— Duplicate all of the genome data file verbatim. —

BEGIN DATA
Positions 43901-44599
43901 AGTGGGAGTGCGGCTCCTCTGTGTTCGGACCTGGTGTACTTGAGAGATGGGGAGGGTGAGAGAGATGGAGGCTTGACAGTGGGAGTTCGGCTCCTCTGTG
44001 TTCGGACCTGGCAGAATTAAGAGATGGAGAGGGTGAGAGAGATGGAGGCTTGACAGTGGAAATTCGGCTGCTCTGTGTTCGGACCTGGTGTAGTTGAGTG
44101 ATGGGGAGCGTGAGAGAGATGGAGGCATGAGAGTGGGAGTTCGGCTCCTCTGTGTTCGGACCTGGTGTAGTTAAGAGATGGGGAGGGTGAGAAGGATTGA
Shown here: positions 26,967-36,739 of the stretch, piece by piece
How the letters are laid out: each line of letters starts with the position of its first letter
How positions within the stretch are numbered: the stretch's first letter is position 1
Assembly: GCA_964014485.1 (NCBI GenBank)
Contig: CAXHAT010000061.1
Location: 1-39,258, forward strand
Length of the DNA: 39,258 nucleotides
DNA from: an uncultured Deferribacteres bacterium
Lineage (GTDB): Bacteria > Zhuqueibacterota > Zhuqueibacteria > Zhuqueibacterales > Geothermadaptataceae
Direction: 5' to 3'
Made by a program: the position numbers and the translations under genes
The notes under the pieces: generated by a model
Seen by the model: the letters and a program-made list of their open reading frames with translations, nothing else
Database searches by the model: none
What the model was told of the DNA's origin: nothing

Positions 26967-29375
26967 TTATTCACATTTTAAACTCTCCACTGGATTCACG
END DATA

Positions 43901-44599
43901 AGTGGGAGTGCGGCTCCTCTGTGTTCGGACCTGGTGTACTTGAGAGATGGGGAGGGTGAGAGAGATGGAGGCTTGACAGTGGGAGTTCGGCTCCTCTGTG
44001 TTCGGACCTGGCAGAATTAAGAGATGGAGAGGGTGAGAGAGATGGAGGCTTGACAGTGGAAATTCGGCTGCTCTGTGTTCGGACCTGGTGTAGTTGAGTG
44101 ATGGGGAGCGTGAGAGAGATGGAGGCATGAGAGTGGGAGTTCGGCTCCTCTGTGTTCGGACCTGGTGTAGTTAAGAGATGGGGAGGGTGAGAAGGATTGA
Shown here: positions 26,967-36,739 of the stretch, piece by piece
How the letters are laid out: each line of letters starts with the position of its first letter
How positions within the stretch are numbered: the stretch's first letter is position 1
Assembly: GCA_964014485.1 (NCBI GenBank)
Contig: CAXHAT010000061.1
Location: 1-39,258, forward strand
Length of the DNA: 39,258 nucleotides
DNA from: an uncultured Deferribacteres bacterium
Lineage (GTDB): Bacteria > Zhuqueibacterota > Zhuqueibacteria > Zhuqueibacterales > Geothermadaptataceae
Direction: 5' to 3'
Made by a program: the position numbers and the translations under genes
The notes under the pieces: generated by a model
Seen by the model: the letters and a program-made list of their open reading frames with translations, nothing else
Database searches by the model: none
What the model was told of the DNA's origin: nothing

Positions 26967-29375
26967 TTATTCACATTTTAAACTCTCCACTGGATTCACG